The Bhopal disaster was one of the worst in industrial history. I’ve written about it here and discussed it at some length in Out of Sight. The thing about a disaster like this is that it doesn’t go away. People still live there and they have to deal with the consequences of a terrible thing that an American corporation did to them. And it ain’t good.
In the decades since, many other sites of industrial waste—in New Jersey, Missouri, Ohio—have been cleaned up. But this 70-acre site in Bhopal has, apart from the riotous jungle basil, remained mostly unchanged. Union Carbide Corporation (UCC); its former Indian subsidiary; its current owner, DowDuPont; the state government of Madhya Pradesh; and the central Indian government have all played an endless game of pass the buck. While this charade plays on, and people continue to think of Bhopal’s tragedy as one horrific night in 1984, the site still hosts hundreds of tons of contaminated waste. The Bhopal disaster is, in fact, still unfolding.
From the wooden bed outside her two-room house, Munni bi, the grande dame of Annu Nagar, has a wide lens on the devastation. Munni bi’s bed is less than 200 feet from a massive pit that UCC filled with toxic sludge, close enough to witness the damage the ganda pani—dirty water—has wrought.
Right next door is 15-year-old Fiza, who didn’t speak for the first five years of her life, and still has heart palpitations, dizzy spells, and headaches. The young woman who grew up two doors down, Tabassum, now has a toddler who doesn’t eat much or speak or cry and has seizures. Down the street is Obais, a spindly legged 13-year-old with black pustules all over his body—so painful and grotesque that he rarely leaves the house. Across the street from him is 12-year-old Tauseeb, who is intellectually disabled. And there’s Najma, the sweet, young woman who lost her mother to tongue cancer and now sits in front of her house all day, smiling and occasionally shouting out guttural gibberish to passersby. And then there is the house where one daughter has fused bones in her legs, and another has a hole in her heart.
If people were to paint a red cross on every door that harbors illness, as they did during the bubonic plague in England, few doors in Annu Nagar, a small slum in Bhopal, would remain unmarked. The houses of Munni bi’s two sons would each display a cross—in the house behind her bed is Bushra, her 14-year-old granddaughter, who is “not quite right” and whose “eyes hurt.” Across the street, her grandson, Anees, was born with skin that looked burned and limbs that lay flaccid and useless; he died five years ago at age 4, never having spoken a word. Three years ago, Munni bi was diagnosed with bladder cancer, a common complaint in these parts. When I visit her on a blisteringly hot day in March of last year, her cancer is temporarily under control, but the diabetic sores on her thighs keep her in bed, where she can do little but lie still, rail against fate, and survey the desolation.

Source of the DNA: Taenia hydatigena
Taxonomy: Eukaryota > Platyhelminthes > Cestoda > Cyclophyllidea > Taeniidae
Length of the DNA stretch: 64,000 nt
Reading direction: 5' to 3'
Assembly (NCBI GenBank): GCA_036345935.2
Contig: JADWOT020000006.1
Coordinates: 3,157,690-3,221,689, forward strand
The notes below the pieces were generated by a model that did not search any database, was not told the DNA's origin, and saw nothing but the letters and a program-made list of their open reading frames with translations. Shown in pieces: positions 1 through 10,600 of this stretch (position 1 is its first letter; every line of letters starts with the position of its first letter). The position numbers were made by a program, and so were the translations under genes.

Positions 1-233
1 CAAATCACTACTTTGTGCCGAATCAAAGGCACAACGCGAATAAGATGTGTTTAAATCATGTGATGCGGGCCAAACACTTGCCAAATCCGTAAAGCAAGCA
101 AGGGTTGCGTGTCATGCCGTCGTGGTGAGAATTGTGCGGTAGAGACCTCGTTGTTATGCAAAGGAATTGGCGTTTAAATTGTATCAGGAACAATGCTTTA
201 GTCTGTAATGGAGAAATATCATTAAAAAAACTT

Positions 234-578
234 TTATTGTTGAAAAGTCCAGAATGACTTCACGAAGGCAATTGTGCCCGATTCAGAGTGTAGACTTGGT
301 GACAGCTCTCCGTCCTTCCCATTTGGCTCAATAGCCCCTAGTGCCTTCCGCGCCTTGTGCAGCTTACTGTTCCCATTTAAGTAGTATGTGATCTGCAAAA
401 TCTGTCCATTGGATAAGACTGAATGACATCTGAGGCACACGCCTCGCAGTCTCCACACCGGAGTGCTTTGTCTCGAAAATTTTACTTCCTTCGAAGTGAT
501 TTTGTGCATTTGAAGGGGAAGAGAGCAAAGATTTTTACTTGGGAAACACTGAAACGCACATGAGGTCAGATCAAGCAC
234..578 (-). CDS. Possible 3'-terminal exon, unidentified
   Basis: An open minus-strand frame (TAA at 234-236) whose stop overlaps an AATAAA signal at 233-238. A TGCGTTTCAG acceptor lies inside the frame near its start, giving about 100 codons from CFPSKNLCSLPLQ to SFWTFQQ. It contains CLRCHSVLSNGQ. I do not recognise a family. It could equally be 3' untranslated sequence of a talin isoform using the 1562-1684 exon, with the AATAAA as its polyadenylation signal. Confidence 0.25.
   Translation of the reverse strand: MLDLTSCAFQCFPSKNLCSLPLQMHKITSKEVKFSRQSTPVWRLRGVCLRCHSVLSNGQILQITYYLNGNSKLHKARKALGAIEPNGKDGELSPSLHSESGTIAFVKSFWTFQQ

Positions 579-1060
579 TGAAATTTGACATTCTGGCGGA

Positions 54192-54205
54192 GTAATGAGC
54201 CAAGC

“This is all because of the water,” Munni bi told me that day. “They have made us drink poison.”
Annu Nagar is one of 22 communities where the groundwater has been known for nearly 20 years to contain toxic levels of chlorinated solvents. Six years ago, responding to relentless efforts from activists, the Indian Supreme Court ordered the city to install pipes that bring in clean water from the Narmada River. But the pipes coming into some houses run right through sewers, and on rainy days, filth and feces mingle with the clean water. In the meantime, each monsoon may be carrying this toxic plume farther. The most recent survey suggests there are 20 more communities where the water is contaminated. In March of this year, the Supreme Court ordered that the city ensure clean water to these areas, too—and that it undertake a project to lay down sewage and drainage networks for the entire city.
The entire thing is well worth reading. It’s a powerful piece of journalism, one of the rare excellent pieces these days from the ruins of The Atlantic. It will not make you feel good about the world.